• Using fabricated creditors in PIAs and Compositions where bankrupts seek to include false debts in their statements of affairs or put one forward at the last minute before the creditors meeting is held. Their objective is to be able to rig the voting and gain the approval of 50% in number and 75% in value. In most cases, as with the use of fabricated caveats, once the creditors are asked to show one or two levels of proof, they aren’t able to and withdraw it.

In terms of dealing with pre insolvency advisors it would assist R&E if trustees and their staff could ask debtors and bankrupts what advice and instructions they were given by the advisors and document it in the event it becomes relevant at a later time. While R&E are aware some advisors tell their clients not to speak with trustees, their staff or AFSA, they do have an obligation to engage and answer questions relevant to their administration.

If any suspicious activity is identified trustees and staff should feel free to contact R&E for assistance. R&E are continually adding information into our intelligence holdings so please feel free to send an email to the fraud enquiries email box (enforcement@afsa.gov.au) so that it can be included and searchable.

John Maloney
Assistant Director – Enforcement

Case note: The annulment of a bankruptcy when a bankrupt’s tax affairs are not up to date

The Federal Circuit Court handed down its decision on 29 April 2020 in Yeo & Rambaldi as Trustees of the Bankrupt Estate of Sandles v Sandles [2020] FCCA 988 (29 April 2020)

The trustees Messrs Yeo and Rambaldi had approached the Court for guidance as to when to annul the bankruptcy, in the context of a tax audit being underway; and for directions and orders that they were acting reasonably in choosing to sell particular assets of the bankrupt.

On the question of when to annul the bankruptcy in the context of a tax audit the decision confirmed the Inspector-General’s well-publicised stance that trustees in bankruptcy should not unnecessarily delay the annulment of a bankruptcy because the bankrupt’s tax affairs are not up to date. The Court said:

 [the Bankruptcy Act] provides a mechanism by which the trustees may ascertain whether all of the bankrupt’s debts have been proved, including debt owed to the ATO, prior to annulling the bankruptcy.

63. The trustees have placed considerable evidence of their dealings with the ATO in order to ascertain whether quantum of the tax liabilities have been fixed. If it is still the case that there is no final response from the ATO, then, as submitted, the appropriate course is to follow the legislative pathway outlined in section 145 of the Act.

64. As to whether there is a delay in the annulment depends on the response by the ATO to the notice sent by the trustees in accordance with the Act. The question of what is a reasonable time for the response to the notice is a matter for the trustees.

The court accepted the Inspector-General’s submissions that seeking directions concerning the sale of assets was not warranted, stating that:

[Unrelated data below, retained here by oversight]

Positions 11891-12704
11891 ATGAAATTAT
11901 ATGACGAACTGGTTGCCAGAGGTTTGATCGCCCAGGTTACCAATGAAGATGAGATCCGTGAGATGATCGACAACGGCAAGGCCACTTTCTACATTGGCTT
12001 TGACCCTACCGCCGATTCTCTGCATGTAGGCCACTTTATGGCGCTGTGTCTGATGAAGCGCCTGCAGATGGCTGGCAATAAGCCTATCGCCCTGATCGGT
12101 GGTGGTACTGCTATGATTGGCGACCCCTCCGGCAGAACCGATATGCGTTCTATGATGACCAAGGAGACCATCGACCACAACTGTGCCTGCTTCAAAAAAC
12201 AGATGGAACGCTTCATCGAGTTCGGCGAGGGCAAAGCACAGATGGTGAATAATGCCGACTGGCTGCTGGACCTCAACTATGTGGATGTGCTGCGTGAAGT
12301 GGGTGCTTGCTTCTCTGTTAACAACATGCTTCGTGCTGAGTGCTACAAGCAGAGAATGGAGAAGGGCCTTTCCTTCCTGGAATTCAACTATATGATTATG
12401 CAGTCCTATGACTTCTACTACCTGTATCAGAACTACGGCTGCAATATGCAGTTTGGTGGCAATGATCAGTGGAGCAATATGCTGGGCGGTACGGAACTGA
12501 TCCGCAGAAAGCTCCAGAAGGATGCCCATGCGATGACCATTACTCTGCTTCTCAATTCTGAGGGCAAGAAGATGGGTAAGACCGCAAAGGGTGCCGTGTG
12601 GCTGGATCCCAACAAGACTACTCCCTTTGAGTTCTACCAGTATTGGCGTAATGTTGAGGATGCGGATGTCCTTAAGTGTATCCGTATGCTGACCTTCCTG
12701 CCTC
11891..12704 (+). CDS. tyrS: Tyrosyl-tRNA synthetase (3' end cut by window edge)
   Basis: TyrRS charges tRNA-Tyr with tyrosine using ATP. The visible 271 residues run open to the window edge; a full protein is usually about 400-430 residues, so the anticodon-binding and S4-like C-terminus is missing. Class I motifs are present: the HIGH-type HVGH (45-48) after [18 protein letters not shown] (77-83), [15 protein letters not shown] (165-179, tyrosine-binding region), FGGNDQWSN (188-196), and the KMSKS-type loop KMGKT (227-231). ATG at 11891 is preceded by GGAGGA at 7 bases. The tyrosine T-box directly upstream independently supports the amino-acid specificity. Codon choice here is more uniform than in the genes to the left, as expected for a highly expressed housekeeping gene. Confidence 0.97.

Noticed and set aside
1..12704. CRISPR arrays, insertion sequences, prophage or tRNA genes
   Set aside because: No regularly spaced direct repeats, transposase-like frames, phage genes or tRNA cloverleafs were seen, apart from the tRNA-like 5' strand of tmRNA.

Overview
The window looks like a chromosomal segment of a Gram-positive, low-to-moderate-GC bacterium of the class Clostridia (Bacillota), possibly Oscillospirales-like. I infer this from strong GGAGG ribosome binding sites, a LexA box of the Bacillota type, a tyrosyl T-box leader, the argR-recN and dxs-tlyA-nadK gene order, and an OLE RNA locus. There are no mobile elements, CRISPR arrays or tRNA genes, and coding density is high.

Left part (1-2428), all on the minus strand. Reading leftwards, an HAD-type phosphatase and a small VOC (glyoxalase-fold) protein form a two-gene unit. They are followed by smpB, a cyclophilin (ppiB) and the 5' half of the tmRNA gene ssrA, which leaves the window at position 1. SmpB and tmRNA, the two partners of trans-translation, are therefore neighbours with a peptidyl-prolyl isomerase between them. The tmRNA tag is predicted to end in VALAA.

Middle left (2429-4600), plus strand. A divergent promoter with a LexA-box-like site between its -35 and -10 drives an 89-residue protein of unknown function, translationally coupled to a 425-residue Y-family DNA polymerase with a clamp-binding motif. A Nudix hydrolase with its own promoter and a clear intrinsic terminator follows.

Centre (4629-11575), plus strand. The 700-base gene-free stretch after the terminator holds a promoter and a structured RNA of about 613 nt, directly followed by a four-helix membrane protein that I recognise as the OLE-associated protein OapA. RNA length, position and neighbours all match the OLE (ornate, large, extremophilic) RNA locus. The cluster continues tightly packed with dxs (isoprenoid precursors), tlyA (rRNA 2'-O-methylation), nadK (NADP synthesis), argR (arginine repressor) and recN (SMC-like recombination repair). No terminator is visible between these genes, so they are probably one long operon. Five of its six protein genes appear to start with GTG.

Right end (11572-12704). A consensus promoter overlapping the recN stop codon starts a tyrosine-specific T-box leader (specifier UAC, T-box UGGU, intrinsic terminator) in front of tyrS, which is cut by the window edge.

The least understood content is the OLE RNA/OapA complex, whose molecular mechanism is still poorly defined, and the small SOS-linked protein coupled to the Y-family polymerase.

Trustees are in the best position to make enquiries to ascertain the best approach to take regarding the realisation of the bankrupt’s assets. If the Court was to review the question and seek evidence, it would have to seek evidence from an agronomist or some other qualified person. This would have to occur in the context of a Court hearing with all the attendant costs and expenses. It also strikes the Court that these questions are ones for the trustees to investigate and answer and if the question is complex… they are paid to answer difficult questions.

The trustees’ application for directions was dismissed.

The Inspector-General’s submission that the trustees had not made ‘full and fair disclosure to the Court’ was rejected by the Court. The Court stated that the trustees placed such information and evidence as was available to them at the time the application was made.

The Inspector-General did not seek to have the trustees pay the Inspector-General’s costs but did seek that the trustees personally meet the trustees’ own costs of the application.

The Court dismissed the trustees’ application to have their costs met by the estate and ordered that parties would bear their own costs. The trustees’ own costs will be met by the trustees personally, not by the estate.

Guidance for Registered Trustees – Rates for Time Based Charging

For AFSA’s 2019-20 Insolvency Compliance Program, a sample of administrations were reviewed for possible remuneration issues and delays in administrations. A common finding was that trustees and senior staff were completing low complexity work, but charging for these tasks at a senior level charge rate.

In administrations where this issue was found, the trustees refunded remuneration corresponding to the areas of concern with over-charging. Where a trustee is not willing to reduce their remuneration, the Inspector-General may conduct a review based on his own initiative, depending on the circumstances and facts.

Examples include:

  • Trustees spending excessive time drafting reports to creditors
  • Trustees spending excessive time reviewing reports to creditors – supervising and reviewing work is essential, however, concerns were raised where increased WIP entries possibly indicated rework.
  • Trustees calculating income contributions and drafting assessments – rather than reviewing
  • Trustees spending excessive time on file reviews – These refer to large WIP entries with minimal descriptions e.g. numerous entries of “Review status of bankruptcy” at 1 or 2 hours
  • Senior staff spending excessive time on reviewing simple correspondence
  • Trustees and senior staff completing administrative tasks